Because poultry and swine are non-ruminants and consume primarily diets of plant seeds such as corn and soybeans, they are usually not observed to demonstrate Cu and Zn overt deficiencies in production settings where “balanced” diets are fed. However, it has been hypothesized that health might be impaired without overt signs of traditional deficiency [6, 7, 8]. The newer molecular laboratory techniques may help to answer this question when applied to production livestock.

Metabolic Mechanisms and Roles

On a body weight basis, the hepatic content and concentration of Cu are greater in a newborn mammal than at any other time in the life cycle [9]. The Cu, Fe, and Zn concentrations in colostrum are greater than that of later milk in the pig [10]. Mammals provide high hepatic Cu to the fetus and the neonate regardless of the dam’s Cu status [7, 9].

Homeostasis and ultimately protection against toxicity are managed differently in ruminant and non-ruminant animals [11]. Hepatic Cu concentrations increase at lower dietary Cu concentrations such as 5 ppm (sheep) to 10 ppm (cattle) in ruminants, but hepatic Cu is accumulated in pigs until approximately 150 ppm Cu and in hens until 220 ppm Cu. Thus, illustrating that the ability to export Cu via the biliary system and protect against Cu toxicity differs between ruminants and non-ruminants [12]. Using radioactive Cu as oral doses and IV in bred ewes, Moss et al. [13] showed that the amount of Cu deposited in the products of conception increased as the pregnancy progressed. They concluded that a concentration barrier for Cu existed with a syndesmochorial type of placenta found in sheep. Enterohepatic circulation of Cu to maintain Cu status also differs.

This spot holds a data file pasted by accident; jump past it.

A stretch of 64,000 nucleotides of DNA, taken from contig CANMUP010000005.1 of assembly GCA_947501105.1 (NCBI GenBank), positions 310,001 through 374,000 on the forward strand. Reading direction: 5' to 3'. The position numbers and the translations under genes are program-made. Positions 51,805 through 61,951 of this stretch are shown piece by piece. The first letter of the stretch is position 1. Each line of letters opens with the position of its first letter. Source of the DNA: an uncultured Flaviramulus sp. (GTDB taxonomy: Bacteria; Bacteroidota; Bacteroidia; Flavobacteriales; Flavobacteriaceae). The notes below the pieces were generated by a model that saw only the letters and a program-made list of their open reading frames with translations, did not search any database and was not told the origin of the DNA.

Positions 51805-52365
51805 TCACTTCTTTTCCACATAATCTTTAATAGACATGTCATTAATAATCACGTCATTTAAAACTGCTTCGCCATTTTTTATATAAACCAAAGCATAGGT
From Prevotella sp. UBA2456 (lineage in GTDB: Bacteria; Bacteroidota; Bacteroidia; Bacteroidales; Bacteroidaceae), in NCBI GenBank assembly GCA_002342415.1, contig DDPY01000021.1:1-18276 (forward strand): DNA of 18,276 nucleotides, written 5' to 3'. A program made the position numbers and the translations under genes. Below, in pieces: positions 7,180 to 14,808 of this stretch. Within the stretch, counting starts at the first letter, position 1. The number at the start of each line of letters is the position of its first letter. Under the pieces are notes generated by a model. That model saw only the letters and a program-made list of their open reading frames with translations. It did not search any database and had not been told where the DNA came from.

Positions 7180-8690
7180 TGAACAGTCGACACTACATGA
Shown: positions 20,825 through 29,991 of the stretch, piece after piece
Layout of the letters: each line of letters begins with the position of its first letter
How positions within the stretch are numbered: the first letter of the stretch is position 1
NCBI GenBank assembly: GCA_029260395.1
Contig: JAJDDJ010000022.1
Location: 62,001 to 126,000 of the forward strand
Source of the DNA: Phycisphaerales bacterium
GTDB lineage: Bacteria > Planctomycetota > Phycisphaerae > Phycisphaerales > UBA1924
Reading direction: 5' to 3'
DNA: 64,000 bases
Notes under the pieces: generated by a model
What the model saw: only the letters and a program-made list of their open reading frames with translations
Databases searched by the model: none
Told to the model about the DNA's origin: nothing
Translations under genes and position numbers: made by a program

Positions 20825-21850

As described by Underwood [14] in his classical text, a Cu deficiency in sheep may present with any of these symptoms: (1) anemia (hypochromic, macrocytic), (2) neonatal ataxia, (3) bone disorders, (4) poor growth and appetite, (5) defective keratinization of wool especially Merinos, and (6) infertility often associated with small, dead fetuses. Neonatal ataxia is also known as “swayback” and “lamkruis” and is a nervous disorder that results in incoordination and, as expected, high mortality.

Since oral supplementation of Cu is more reliable to meet an animal’s needs than depending on the Cu content of plants from the soil, Lassiter and Bell [15] compared oral radioactive forms on blood and plasma Cu concentrations. They reported that the chloride form produced the greatest increases, and the oxide needles and powder were the poorest absorbed forms. In cattle, trace mineral injections (Zn, Mn, Se, Cu) had no benefit in reproducing dairy cattle [16].